Wayne Rooney’s D.C. United pressed the Fire hard in the first half. Like the Fire, D.C.’s 4-2-3-1 shape would devolve into a 4-4-2 when pressing high up the pitch. Despite the intensity of the press, however, the Fire were able to find ways to break it by finding the two holding midfield players.
The Fire’s center-backs were consistently able to break the initial line of pressure by finding Herbers and Gimenez in the middle of the park. These two holding midfield players often had a lot of time to turn on the ball and find players in wide areas as D.C.’s two holding midfield players were consistently occupied with the movement of Brian Gutiérrez.
Although Guti wasn’t able to pick up another assist this weekend, he was still the Fire’s most dynamic player going forward along with Chris Mueller. The two played very well off of each other throughout the match.
With Mateusz Klich and Victor Pálsson protecting the central areas in front of D.C. United’s backline, Guti would often drift to the left wing to find the ball. In these wide areas, he would be able to combine with Mueller and Jonathan Dean to oftentimes create overload situations.
D.C. did a very good job, especially in the first 75 minutes of the match, of packing the box and forcing the Fire into wide areas to create chances. D.C. allowed almost nothing through the middle of the pitch in their defensive third and time and time again frustrated the Fire as they searched for a breakthrough.
The same could be said for the Fire however as they prevented D.C. United from creating any big chances in the match. The Fire also did their fair share of defending in their own defensive third as they were able to keep Christian Benteke and company on the night. Unable to carve out chances inside the box, D.C.’s best effort would come from Taxiarchis Fountas’ shot from distance would rattle off of the post.
Where I feel the Fire fell short in this match was their lack of dominance in attacking midfield. Although Guti was very effective in creating from wide areas, I felt that he could’ve been supported more by the two midfielders behind him in the opposing half of the pitch.
While Gaston and Herbers did a very nice job in progressing the ball to the forward players in wide areas, the duo’s support runs were not quite right. With Guti playing very high, he was often crashing the box or going into wide areas instead of running through the central channels in attacking midfield.
With no runners through these central areas of the pitch, when the Fire’s wide players had nowhere to go, they would either be forced to play back or to force a ball either into the box or further down the line. This is where it could have been helpful to have more consistent runs from Gaston and Herbers through attacking midfield. It would’ve provided the Fire with the option to create and go forward centrally as opposed to forcing everything down the wings.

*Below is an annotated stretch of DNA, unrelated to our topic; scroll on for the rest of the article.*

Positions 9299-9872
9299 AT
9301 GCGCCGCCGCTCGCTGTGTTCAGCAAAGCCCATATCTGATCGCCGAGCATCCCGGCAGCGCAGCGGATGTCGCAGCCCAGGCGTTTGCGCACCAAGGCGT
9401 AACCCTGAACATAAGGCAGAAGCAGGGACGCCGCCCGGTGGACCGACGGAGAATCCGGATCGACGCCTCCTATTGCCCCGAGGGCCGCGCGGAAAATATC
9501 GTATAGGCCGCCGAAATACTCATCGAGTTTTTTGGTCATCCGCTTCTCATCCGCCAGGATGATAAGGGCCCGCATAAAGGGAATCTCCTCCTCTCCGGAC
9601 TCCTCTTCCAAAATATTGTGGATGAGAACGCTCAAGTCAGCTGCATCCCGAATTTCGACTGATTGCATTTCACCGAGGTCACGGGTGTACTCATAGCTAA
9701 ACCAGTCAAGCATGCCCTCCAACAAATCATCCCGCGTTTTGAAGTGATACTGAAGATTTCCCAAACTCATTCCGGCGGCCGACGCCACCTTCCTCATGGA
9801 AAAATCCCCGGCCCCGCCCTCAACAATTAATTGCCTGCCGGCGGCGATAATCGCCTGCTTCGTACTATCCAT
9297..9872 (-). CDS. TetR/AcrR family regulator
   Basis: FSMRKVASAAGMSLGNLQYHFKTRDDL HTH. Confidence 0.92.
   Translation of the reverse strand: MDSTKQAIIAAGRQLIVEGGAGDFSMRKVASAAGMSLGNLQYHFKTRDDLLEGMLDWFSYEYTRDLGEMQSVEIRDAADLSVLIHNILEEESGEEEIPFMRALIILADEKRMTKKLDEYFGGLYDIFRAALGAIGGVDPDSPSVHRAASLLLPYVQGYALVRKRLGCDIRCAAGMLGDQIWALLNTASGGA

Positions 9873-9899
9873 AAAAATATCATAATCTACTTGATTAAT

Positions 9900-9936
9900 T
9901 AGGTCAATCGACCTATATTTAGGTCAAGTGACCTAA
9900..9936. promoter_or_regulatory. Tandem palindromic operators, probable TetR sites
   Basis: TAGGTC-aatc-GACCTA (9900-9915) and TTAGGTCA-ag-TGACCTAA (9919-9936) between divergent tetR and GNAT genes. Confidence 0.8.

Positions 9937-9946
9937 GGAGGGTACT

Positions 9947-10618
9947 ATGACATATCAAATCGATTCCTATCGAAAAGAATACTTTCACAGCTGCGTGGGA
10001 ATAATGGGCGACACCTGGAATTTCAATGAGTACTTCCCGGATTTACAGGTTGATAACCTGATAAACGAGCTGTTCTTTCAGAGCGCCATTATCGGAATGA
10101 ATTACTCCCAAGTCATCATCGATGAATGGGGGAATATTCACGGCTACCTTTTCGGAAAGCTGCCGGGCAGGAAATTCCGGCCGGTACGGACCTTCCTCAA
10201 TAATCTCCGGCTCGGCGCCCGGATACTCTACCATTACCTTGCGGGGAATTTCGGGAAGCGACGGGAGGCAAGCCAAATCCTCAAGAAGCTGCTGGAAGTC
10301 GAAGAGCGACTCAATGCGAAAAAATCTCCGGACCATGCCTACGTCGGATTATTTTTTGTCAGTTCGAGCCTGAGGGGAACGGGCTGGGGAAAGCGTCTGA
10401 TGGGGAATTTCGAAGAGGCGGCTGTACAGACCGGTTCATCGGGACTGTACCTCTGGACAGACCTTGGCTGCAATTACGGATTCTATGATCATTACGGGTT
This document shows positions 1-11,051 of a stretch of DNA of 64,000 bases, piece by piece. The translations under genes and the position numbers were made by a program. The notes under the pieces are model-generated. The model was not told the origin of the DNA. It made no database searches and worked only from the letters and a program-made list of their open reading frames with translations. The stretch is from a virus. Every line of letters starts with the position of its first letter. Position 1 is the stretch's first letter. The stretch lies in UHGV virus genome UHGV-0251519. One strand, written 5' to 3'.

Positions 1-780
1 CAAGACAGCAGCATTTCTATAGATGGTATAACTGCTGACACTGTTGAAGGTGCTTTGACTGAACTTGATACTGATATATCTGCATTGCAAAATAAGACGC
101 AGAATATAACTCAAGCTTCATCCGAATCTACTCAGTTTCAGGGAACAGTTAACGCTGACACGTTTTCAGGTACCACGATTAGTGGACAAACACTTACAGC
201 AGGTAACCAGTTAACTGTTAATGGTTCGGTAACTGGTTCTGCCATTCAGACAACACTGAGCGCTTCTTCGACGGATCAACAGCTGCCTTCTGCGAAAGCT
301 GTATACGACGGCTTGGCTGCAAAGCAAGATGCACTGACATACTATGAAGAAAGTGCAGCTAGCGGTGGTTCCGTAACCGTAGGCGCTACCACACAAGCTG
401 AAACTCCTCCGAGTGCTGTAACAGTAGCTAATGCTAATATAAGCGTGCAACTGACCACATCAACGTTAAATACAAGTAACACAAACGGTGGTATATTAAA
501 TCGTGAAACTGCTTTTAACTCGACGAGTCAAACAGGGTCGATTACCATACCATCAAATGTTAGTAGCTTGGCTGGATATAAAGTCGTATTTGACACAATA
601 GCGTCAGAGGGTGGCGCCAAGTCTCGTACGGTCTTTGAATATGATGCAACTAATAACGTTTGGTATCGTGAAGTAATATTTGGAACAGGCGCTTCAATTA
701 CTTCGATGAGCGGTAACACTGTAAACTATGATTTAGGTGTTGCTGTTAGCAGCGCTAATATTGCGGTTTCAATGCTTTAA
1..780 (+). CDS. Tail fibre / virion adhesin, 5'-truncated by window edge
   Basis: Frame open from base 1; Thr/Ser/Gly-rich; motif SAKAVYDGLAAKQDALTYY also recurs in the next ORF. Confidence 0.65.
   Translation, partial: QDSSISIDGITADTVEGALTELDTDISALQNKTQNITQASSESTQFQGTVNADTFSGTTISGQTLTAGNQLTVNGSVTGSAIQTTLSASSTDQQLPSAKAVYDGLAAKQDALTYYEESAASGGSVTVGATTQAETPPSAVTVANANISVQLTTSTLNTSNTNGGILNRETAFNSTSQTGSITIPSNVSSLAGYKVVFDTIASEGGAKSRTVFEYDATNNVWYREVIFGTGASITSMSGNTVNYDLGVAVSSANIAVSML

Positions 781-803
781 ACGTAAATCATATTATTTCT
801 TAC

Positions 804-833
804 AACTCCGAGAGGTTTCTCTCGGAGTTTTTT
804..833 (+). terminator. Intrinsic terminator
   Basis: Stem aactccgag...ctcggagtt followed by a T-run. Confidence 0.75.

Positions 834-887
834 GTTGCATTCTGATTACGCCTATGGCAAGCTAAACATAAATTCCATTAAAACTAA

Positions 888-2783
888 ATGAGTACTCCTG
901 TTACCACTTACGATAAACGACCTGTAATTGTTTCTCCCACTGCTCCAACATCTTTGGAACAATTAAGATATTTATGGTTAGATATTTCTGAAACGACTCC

However, much credit should be given to D.C. United as they were effectively able to nullify the Fire’s presence in this crucial area of the field.
At around the 75th-minute mark, the game began to open up a bit more as fatigue, tired legs, and desire to find a breakthrough began to kick in for both teams. Both teams decided to take more risks and as Tyler Terens pointed out while calling the match, the midfields of both teams were at times non-existent throughout this final period.
Especially in transition, the lack of defensive presence in midfield was apparent as both teams would have acres of space to play through to get into their opposition’s final third.
While the midfield battle was non-existent in this latter period, both teams remained solid as ever in their defensive thirds. Even as both teams pressed more numbers forward, both defensive units were able to hold on and see out the final period of the match.
One moment of defensive lapse on D.C.’s end however gave the Fire some hope at the end of the match. In stoppage time, Guti created some magic on the left side to find Kei Kamara, but a heroic save from Tyler Miller saved D.C. a point.
A change in system and attacking approach could have most certainly been effective in this match, yet Ezra Hendrickson stuck with the same tactics for the duration of the match.
If Hendrickson had realized the deficit in attacking midfield, he could have moved Fabian Herbers forward to play alongside Guti. The two could have played as two true number 8’s with Gaston behind them.
He could have also looked to play with two true strikers with Kamara and Przybyłko as his team continued to whip balls into the box to find an answer. Having two big aerial threats in the box could have helped the Fire find a breakthrough.
For me, the most important takeaway from this match is that the Fire have to learn to be more flexible tactically, especially when they’re continually being frustrated by opposition defenses. The Fire were too predictable on Saturday night as their chance creation came exclusively from wide areas. It is imperative that the Fire can find ways to adjust to situations in which they can’t find a breakthrough by approaching the match with a different offensive mindset.